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Chapter 702 Part 2 of The 45th California International Antiquarian Book Fair 2012, Or, Put Me in Coach, I’m Ready to Play

You can read Part 1 of this post here.

Despite feeling a little bit discouraged about the car and home repairs when I left my house for the book fair, my eclectic music playlist helped get this ABAA rookie in a book fair state of mind.  I realized that, whether the timing was for better or for worse, I had my chance to sell books at a fair that less than a decade ago I’d been too intimidated to attend even to shop.  I realized that despite the distractions, this book fair was exactly where I had planned, worked, and wanted to be. Car and home repairs notwithstanding, now was the time to reach the goal I’d set five years ago — the goal of being able to exhibit at an ABAA fair. I was going to The Show.

I arrived in Pasadena late Tuesday, along with Thoughtful Husband, who was in the Los Angeles area on a business trip of his own. While he went to his business meeting on Wednesday, I drove out to nearby Covina to see my bookselling buddies and catalogue collaborators Brad and Jen Johnson at The Book Shop for a little pre-game book scouting. Brad and Jen, who are members of the Southern California Chapter of the ABAA and who are on the Book Fair Committee, did not disappoint. Their shop was filled with lots of great books (I left with an entire box-full), lots of other visiting booksellers (a few of them left with more than one box-full of books), and even a party tent with lunch and libations out in the back! I stayed for lunch and had a chance to see a couple more of my  cross-country catalogue cohorts — Josh Mann and Sunday Steinkirchner of B& B Rare Books (New York) and Kent Tschanz of Ken Sanders Rare Books (Salt Lake City). I also had the chance to visit with Teri Osborn of William Reese Co. (New Haven) and Priscilla Lowry Gregor of Lowry James Rare Prints and Books (Seattle). After heading back to the hotel for dinner with TH, we stopped in the hotel lounge, where we had drinks with Ian Kahn of Lux Mentis, Abby Schoolman Stevens of Bauman Rare Books, Jeff and Susan Hirsch of Jeff  Hirsch Books and a few more of the usual suspects. It was so nice to be able to finally introduce TH to some of the people he’s only heard about. We had a great time!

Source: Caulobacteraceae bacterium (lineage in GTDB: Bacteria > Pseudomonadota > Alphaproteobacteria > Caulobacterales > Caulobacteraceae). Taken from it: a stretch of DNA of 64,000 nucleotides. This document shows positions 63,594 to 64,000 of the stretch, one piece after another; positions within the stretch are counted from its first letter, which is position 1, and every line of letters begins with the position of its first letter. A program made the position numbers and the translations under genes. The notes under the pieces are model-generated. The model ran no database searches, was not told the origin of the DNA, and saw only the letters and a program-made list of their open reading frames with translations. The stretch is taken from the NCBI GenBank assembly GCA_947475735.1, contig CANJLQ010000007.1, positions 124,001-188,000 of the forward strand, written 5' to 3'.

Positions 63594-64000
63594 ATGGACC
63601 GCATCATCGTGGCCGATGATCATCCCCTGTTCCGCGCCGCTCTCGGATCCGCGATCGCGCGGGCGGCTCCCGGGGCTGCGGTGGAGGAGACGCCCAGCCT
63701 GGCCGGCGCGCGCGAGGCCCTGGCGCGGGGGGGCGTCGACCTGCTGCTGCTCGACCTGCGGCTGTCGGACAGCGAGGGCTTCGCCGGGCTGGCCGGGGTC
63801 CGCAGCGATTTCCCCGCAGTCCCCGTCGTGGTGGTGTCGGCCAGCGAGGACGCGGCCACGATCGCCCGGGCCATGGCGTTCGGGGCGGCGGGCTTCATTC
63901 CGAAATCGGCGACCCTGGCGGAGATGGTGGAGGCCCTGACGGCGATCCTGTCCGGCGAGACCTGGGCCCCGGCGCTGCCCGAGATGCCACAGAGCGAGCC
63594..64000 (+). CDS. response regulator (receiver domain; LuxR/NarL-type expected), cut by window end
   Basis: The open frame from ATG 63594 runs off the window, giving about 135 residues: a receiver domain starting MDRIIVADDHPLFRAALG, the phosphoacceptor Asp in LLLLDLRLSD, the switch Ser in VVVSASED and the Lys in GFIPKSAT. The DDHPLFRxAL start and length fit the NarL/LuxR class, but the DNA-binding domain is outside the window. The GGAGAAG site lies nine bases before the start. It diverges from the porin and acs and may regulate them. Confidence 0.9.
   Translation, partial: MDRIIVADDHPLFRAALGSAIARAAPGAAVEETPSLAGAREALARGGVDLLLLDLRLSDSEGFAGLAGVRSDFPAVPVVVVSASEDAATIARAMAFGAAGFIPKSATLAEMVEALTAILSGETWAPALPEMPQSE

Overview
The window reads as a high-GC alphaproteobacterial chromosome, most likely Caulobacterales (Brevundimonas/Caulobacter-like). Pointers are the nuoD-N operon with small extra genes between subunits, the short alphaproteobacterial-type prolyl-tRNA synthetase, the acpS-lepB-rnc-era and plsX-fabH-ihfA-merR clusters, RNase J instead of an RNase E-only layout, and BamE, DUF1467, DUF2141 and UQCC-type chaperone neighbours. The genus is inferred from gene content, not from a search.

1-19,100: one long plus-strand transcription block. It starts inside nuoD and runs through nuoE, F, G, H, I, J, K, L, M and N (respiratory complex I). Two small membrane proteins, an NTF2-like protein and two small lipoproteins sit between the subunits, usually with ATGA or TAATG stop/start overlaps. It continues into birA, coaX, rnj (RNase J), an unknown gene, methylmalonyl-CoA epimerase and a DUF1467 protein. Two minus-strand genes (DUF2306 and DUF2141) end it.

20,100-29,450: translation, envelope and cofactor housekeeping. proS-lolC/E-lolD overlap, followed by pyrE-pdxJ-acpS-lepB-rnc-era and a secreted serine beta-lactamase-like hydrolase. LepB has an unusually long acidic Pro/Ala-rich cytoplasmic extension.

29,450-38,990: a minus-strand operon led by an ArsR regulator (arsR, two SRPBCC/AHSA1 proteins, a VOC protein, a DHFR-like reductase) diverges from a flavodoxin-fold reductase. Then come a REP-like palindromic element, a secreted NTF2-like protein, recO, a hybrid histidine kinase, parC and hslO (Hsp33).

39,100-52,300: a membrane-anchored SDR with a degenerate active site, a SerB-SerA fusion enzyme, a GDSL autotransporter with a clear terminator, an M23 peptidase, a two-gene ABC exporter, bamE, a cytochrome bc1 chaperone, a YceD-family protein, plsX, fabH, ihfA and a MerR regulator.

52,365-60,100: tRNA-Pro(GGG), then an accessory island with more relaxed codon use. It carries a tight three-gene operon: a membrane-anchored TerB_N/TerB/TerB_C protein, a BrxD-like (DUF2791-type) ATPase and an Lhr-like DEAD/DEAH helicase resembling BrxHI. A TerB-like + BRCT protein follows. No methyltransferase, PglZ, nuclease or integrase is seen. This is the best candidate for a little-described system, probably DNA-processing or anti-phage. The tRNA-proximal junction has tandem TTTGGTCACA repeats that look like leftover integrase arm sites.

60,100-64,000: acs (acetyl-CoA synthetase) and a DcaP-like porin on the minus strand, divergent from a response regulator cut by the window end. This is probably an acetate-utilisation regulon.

With Kent and Abby at the hotel lounge:

On Thursday morning, I was up early to drop off my books at the tailgate load-in. Thoughtful Husband, his business concluded, flew home to relieve my parents, who had been staying with Tom and Huck. Shortly after the load-in of many boxes of books, I entered the exhibit hall to begin setting up.